The case of women entrepreneurs, funding, and the glass ceiling


As published on Your Story on 14th March 2018

Newspapers scream stories of rape victims, stats build up on dowry cases. Hollywood uproars against the “casting couch” and social media campaigns #MeToo. The income disparity remains prevalent and men continue to dominate top positions in Industry. The most powerful country in the world rejects a female leader and the richest country debates over basic human rights for women. And in this cruel era, especially in a country with the most skewed sex ratio, it is indeed a wonderful time to be a woman entrepreneur.

There are many types of women entrepreneurs in India – and each category contributes greatly to our economy. There are daughters, daughter-in-laws, and wives of affluent people in the society that form part of large business houses in India.

Think the likes of Nita Ambani, wife of Mukesh Ambani, chairperson of Reliance Foundation, a philanthropic institution focused on empowering marginalized communities. The Paul sisters – Priya and Priti – manage the Apeejay Group that also owns the Park Hotels. Then there are famous women – CEOs of large corporates – Debjani Ghosh, MD, Intel; or Chanda Kochar, CEO, ICICI Bank; who are the torchbearers of breaking the traditional glass ceiling.

A quieter segment of entrepreneurs are truly the unsung heroes – running small businesses of catering/cooking/ beauty/accommodation that contribute to 14 percent of the SME sector (in turn contributing to 17 percent of the GDP as per NSSO).

Lastly, there is a segment of us (albeit a small one) who are running startups backed by venture funds. While we may be small, our numbers are growing, we are being able to attract more capital, and we are gaining prominence in an erstwhile male-dominated segment.

One of the major contributing factors is the availability of capital for women entrepreneurs – Saha Fund, Trinity Capital, Female Founder’s Fund, and many more focus solely on promoting and supporting female-led businesses. The Indian venture space is slowly seeing a change too – many large VCs, such as Seedfund and Kalaari Capital, are run with VCs who have women in majority. So, for those planning a new venture, take heed – access to capital means better odds for your business.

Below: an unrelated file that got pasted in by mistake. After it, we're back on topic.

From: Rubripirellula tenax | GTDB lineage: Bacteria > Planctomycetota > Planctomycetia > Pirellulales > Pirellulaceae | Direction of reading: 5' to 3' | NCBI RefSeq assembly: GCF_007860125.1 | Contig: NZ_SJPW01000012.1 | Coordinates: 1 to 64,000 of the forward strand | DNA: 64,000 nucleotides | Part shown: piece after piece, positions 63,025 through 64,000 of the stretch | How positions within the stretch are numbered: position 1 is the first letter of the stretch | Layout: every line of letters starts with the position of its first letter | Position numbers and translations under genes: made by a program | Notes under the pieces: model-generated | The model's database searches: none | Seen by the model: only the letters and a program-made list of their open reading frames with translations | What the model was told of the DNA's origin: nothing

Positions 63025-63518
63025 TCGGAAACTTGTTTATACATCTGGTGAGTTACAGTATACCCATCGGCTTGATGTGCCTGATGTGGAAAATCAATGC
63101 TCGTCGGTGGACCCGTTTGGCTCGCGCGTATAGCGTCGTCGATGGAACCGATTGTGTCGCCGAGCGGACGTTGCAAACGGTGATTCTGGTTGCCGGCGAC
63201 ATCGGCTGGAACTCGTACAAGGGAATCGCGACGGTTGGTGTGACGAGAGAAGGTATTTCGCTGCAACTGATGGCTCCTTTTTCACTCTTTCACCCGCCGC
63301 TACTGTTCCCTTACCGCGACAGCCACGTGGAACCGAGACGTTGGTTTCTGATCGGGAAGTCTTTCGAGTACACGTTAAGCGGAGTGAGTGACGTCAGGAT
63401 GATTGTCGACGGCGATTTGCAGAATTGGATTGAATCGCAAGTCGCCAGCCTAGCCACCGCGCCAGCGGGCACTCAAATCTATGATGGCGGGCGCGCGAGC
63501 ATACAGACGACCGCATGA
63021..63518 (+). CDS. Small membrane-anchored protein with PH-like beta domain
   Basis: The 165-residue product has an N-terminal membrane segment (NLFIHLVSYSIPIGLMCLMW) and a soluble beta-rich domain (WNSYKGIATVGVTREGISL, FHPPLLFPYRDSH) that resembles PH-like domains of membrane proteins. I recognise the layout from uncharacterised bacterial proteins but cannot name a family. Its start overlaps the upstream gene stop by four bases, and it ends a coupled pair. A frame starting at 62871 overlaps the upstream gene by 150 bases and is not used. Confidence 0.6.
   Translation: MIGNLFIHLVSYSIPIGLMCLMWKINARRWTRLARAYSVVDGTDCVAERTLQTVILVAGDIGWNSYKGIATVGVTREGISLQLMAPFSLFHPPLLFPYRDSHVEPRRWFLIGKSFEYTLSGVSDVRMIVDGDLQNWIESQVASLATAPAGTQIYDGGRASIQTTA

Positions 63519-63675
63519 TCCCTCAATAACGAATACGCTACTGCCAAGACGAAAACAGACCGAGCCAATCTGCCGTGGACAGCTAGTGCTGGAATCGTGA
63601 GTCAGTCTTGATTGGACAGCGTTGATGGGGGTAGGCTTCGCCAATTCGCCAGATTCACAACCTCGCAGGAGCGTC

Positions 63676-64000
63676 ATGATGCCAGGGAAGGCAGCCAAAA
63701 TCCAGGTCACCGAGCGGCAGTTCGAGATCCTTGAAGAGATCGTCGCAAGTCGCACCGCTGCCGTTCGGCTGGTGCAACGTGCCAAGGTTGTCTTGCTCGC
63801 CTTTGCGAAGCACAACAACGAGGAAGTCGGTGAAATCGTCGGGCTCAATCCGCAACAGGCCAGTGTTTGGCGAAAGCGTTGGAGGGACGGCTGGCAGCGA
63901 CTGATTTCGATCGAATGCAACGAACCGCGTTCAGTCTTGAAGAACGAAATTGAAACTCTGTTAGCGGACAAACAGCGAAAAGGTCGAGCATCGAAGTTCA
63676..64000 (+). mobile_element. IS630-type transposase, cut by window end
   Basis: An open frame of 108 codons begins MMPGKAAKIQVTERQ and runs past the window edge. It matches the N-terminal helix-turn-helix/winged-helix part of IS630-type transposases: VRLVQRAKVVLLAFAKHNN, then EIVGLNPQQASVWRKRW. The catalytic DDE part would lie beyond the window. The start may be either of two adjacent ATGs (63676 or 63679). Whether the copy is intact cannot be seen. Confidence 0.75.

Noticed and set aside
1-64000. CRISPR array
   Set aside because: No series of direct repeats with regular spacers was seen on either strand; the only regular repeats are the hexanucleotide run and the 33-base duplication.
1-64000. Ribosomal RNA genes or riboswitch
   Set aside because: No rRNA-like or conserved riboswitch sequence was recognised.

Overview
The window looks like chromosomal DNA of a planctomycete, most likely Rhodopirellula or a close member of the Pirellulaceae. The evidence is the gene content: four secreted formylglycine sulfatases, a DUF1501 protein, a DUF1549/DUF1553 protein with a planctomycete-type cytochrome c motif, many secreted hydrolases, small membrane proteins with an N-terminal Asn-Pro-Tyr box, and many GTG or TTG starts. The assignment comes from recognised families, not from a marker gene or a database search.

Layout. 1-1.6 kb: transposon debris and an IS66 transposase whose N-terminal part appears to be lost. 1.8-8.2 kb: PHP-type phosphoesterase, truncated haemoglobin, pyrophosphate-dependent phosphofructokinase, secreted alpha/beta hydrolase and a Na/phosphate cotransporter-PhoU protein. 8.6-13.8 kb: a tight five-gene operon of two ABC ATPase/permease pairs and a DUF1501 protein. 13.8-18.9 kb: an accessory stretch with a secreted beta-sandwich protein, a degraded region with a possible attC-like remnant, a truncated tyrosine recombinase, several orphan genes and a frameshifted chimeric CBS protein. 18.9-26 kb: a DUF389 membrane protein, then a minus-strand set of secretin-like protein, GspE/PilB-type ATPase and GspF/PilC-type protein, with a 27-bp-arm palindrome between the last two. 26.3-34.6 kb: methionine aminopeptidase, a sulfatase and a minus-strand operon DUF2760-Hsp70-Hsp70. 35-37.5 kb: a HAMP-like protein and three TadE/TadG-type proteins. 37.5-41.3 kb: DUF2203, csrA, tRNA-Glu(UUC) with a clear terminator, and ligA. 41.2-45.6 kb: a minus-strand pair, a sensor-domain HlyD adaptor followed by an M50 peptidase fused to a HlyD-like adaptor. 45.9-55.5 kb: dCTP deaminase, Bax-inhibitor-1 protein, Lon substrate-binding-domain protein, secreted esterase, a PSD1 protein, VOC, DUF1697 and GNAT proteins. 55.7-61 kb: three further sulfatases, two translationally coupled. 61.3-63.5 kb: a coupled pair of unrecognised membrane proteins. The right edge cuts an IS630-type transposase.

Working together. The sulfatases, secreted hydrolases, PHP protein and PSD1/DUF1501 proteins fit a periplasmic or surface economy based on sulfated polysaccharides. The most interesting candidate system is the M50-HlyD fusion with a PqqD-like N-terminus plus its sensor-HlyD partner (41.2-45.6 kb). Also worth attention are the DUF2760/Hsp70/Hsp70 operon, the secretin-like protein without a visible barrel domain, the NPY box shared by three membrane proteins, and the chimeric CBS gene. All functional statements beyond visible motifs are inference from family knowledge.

Another factor is the massive social change that is upon us – more and more women are committed to building large businesses and are doing whatever it takes.

A startup is the toughest of all businesses, and it takes every ounce of courage, willpower, and a strong foundation to bring it to success. As a founder of a funded business, you will be required to move faster, execute better, and essentially beat your competitors who are usually more experienced and have more capital. Call it “guerilla warfare”,  you will be the underdog and at every step of the way your commitment shall be put to the test. During such times, spouses/parents/friends need to support you to make this work.

Finally, for those of us who make it to this coveted list of VC-funded ventures (less than 1 percent of all business gets funded), this is a good time. As women entrepreneurs, we have access to many women-only accelerators – for example, Anita Borg Institute works on connecting us with investors in Silicon Valley. TiE (The Indus Entrepreneurs) brings various mentorship opportunities. Several publications and media houses, including Young Turks, run startup programmes to highlight the work of female founders. Overall, there is a huge positive shift in the way that our work is perceived. So while many of us may have large teams dominated by men or even company boards with women in minority – for us, the glass ceiling ceases to exist.

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